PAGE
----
Presently uncertainty prevails as to the lapsing of an attachment order of immovable property, in terms of the Magistrates Court Act 32 of 1944.
Section 66(4) of the Magistrates Court provides as follows:
"If a sale referred to in subsection (3) does not take place or the immovable property concerned is not released from attachment within a period of one year from the date of attachment, such attachment shall lapse." (my underlining)
The question begging an answer is, when is the date of the attachment? For the answer, readers are referred to Rule 43(2)(a) of the Magistrates Court Act, which reads as follows:
"The mode of attachment of immovable property shall be by notice by the sheriff served in like manner as a summons together with a copy of the warrant of execution upon the execution debtor as owner thereof, upon the registrar of deeds or other officer charged with the registration of such immovable property, upon all registered holders of bonds (other than the execution creditor) registered against the property attached and, if the property is in the occupation of some person other than the execution debtor, also upon such occupier, and upon the local authority in whose area the property is situated."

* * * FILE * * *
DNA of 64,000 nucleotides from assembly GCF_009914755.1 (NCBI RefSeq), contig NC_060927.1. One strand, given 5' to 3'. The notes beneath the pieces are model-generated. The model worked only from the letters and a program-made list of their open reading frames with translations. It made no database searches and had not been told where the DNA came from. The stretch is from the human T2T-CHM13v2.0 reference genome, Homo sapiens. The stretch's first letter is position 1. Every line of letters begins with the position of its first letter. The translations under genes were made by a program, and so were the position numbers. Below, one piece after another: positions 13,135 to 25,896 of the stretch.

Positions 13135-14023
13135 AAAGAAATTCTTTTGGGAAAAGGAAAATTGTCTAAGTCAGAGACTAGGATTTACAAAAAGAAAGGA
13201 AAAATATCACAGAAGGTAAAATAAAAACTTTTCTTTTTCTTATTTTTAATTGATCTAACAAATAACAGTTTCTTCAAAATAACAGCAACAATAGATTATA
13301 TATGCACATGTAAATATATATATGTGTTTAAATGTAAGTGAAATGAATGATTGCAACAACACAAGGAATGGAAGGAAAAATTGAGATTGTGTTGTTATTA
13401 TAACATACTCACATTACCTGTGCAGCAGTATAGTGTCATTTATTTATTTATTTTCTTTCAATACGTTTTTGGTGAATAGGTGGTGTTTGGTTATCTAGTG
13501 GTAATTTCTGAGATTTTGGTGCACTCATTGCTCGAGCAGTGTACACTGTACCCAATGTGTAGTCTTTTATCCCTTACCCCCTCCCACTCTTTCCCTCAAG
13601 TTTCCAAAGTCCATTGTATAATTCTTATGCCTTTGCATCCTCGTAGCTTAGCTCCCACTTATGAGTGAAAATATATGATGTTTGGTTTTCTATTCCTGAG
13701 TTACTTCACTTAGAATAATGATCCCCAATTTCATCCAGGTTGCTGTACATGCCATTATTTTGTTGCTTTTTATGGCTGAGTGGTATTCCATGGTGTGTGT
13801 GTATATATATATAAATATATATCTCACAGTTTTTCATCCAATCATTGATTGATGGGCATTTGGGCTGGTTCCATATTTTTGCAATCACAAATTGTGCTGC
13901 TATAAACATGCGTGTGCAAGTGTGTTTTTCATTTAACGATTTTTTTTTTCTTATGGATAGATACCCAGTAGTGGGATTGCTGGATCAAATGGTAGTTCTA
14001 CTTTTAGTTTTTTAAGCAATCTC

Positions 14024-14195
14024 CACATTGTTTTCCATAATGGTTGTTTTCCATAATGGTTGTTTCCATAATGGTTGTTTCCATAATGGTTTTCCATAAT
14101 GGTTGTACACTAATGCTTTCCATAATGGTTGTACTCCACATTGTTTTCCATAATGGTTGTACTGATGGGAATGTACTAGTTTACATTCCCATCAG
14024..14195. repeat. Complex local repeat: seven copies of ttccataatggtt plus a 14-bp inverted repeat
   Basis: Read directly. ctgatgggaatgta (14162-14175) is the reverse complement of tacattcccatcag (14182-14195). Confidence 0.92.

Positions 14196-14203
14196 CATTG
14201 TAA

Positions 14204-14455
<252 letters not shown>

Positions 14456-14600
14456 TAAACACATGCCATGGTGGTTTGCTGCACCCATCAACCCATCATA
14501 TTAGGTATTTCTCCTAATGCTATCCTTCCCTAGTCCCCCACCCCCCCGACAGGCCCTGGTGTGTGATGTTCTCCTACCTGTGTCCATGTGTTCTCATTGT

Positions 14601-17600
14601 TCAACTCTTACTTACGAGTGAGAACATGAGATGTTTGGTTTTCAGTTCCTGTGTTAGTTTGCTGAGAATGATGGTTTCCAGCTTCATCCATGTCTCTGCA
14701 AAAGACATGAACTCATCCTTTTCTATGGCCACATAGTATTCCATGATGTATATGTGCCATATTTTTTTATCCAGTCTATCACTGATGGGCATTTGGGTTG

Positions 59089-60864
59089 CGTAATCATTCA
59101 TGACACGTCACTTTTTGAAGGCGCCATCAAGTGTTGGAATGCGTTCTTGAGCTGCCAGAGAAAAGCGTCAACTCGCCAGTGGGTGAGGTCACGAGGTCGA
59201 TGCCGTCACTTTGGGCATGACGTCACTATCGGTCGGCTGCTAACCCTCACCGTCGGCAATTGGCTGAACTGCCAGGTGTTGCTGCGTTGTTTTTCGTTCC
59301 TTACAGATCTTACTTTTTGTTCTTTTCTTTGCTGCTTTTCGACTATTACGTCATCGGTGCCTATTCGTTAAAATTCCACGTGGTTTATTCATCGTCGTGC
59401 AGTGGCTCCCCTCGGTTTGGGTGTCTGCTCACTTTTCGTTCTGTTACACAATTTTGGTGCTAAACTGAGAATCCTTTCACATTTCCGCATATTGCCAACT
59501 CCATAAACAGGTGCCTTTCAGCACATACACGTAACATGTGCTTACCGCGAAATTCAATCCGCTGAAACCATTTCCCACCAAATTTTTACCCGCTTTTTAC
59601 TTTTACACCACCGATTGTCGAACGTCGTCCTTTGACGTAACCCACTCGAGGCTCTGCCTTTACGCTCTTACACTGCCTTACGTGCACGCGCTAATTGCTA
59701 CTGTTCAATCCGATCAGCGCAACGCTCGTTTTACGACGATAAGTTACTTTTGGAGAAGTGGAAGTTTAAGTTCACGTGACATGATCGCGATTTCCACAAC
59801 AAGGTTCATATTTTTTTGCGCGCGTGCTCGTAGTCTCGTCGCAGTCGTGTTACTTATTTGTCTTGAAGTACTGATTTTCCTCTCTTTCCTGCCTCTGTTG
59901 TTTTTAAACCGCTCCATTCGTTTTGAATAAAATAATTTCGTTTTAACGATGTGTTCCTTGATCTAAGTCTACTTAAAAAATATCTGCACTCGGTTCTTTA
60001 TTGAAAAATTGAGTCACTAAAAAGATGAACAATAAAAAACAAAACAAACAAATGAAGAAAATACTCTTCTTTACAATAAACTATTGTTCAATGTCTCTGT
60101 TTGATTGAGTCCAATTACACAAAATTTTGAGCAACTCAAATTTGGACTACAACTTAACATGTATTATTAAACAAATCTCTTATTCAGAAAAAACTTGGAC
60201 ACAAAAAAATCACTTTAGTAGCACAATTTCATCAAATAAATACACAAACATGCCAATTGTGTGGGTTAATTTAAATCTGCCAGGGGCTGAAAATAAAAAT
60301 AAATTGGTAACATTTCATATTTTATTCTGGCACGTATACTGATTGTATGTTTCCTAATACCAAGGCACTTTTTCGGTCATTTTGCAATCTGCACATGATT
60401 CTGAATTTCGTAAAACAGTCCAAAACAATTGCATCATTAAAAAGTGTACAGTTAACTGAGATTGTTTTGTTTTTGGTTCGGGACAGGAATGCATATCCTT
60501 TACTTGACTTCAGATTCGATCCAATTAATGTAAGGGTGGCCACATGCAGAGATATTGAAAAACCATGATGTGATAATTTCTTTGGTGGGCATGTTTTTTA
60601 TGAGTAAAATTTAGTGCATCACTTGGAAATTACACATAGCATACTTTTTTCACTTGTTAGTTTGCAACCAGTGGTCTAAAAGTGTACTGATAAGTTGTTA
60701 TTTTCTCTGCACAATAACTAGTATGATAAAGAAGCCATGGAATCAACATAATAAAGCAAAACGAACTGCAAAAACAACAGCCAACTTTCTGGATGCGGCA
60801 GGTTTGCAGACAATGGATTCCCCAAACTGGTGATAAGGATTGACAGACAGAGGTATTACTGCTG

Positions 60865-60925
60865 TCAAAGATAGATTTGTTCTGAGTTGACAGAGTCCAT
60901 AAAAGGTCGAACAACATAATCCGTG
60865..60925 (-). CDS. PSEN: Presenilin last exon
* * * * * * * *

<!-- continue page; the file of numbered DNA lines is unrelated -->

From the above rule, it is thus clear that the writ of execution and the attachment of the immovable property are two distinct and separate issues.
The property will only be deemed attached if same has been served on all of the following parties:
- The execution debtor (owner);
- Registrar of Deeds;
- Registered holders of mortgage bonds registered against the property;
- The occupier other than the execution debtor;
- The local authority in whose jurisdiction the immovable property is situated.
Given the above, the one year period will only commence after the writ has been issued and served upon the last person referred to supra.
Registrars of Deeds must thus be wary of merely rejecting deeds without closer perusal. One will first have to ascertain whether same has been served on all interested parties.
It is strongly advised that Registrars do note the date of the writ on their records, but also the date the writ was served on the Registrar.
Readers are also referred to the first issue of this Journal where the late Andre Cockrell from the Bloemfontein Deeds Registry wrote an article in this regard, which article was frowned upon and ignored.
It is trusted that the above has now clarified the matter once and for all and a uniform practice will now prevail.
Republished with permission from SA Deeds Journal